Last week, I actually noticed that my Wacom GT had been sitting inside my desk drawer at the office for quite a while.

Aside from those, I've become more comfortable taking notes digitally compared to before when I still had to use my mac to record meetings and other instant ideas. It is now a habit to attend weekly office meetings with the Ipad Pro and Pencil in hand. It's also great that I can project my screen onto the widescreen TV at work using Airplay with no hassle at all.

The Ipad Pro is worthy of investment - thanks to the Apple Pencil. The Ipad Pro would just be a regular Ipad without it, even if it had true tone and 3D touch. If it weren't for the Apple Pencil, I wouldn't be bothered - even if it was in Rose Gold.

There are downsides and limitations to this setup though (duh). For one, Procreate is good for replacing the software I mentioned above, but in terms of creating vector art or graphics, I'm still looking for an app that will give me the same features as Illustrator or Autodesk Graphic. Even Adobe's line of apps for the Pro aren't satisfying. So for vectors, I revert to my mac and use Sketch.

Also, the iMovie on the Ipad Pro is a few leagues down in comparison to the Mac's fully-powered version. What took me 5 minutes to do on the mac in terms of video editing I did for around 15, including the time spent looking for tools I normally used on the desktop app. Of course, I couldn't really expect edit videos exactly the way I wanted them on the Ipad Pro.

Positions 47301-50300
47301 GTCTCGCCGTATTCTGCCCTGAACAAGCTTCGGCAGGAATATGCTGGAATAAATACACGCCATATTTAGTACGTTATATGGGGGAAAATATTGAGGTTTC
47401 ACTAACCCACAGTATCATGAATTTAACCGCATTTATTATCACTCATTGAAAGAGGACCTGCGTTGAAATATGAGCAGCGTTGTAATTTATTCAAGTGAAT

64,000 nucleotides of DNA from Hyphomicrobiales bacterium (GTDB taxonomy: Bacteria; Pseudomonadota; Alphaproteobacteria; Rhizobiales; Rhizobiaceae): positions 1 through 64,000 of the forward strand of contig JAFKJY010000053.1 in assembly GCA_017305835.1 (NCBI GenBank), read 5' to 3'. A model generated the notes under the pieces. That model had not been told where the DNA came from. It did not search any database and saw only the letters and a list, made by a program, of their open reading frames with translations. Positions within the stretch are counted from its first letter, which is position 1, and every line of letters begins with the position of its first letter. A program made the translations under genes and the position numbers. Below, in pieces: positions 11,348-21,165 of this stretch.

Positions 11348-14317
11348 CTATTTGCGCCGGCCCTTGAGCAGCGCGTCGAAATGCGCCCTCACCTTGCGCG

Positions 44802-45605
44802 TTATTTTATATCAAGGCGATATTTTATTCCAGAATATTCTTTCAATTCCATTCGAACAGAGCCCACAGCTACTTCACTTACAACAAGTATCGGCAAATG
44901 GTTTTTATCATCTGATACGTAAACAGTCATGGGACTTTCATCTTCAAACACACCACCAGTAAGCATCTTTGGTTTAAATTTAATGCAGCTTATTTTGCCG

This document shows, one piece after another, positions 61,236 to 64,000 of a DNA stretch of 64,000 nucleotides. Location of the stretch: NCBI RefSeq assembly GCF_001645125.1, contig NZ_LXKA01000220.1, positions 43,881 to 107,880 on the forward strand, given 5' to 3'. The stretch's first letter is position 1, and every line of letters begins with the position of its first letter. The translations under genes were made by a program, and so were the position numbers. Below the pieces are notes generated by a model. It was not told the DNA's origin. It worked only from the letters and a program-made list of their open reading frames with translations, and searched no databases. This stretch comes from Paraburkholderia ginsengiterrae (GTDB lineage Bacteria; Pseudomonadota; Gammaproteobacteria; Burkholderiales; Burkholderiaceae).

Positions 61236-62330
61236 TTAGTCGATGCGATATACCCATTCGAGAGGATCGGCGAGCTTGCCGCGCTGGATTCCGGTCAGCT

Apps currently in my Create folder. I have Procreate separated from them since I use that app more often and I need quick access whenever I want to draw or doodle something.

Apps currently in my Create folder. I have Procreate separated from them since I use that app more often and I need quick access whenever I want to draw or doodle something.

If I had to give the Ipad Pro and Apple Pencil a percentage to define their current use for me, it would easily be a 60%. Like I said, there's less hassle working with them compared to my usual routine.

In summary, my month-long journey with the Ipad Pro 9.7 has made significant change in my work flow and creation process. There's more yet to do with this pair, and I am only just beginning to scratch the surface.

The video below was taken by a colleague just after I opened the package and paired the Apple Pencil. Since then, I've become more acquainted with how much pressure is needed to do script lettering, drawings, and such, so take this as a first time take on lettering using the Pencil.

I also have a few progress videos made using Procreate. They're short, so it shouldn't take much of your time. :)

If you have any suggestions for what apps I should try, or questions about anything related to this gadget, tell me in the comments. I want to test this baby out to its fullest capability.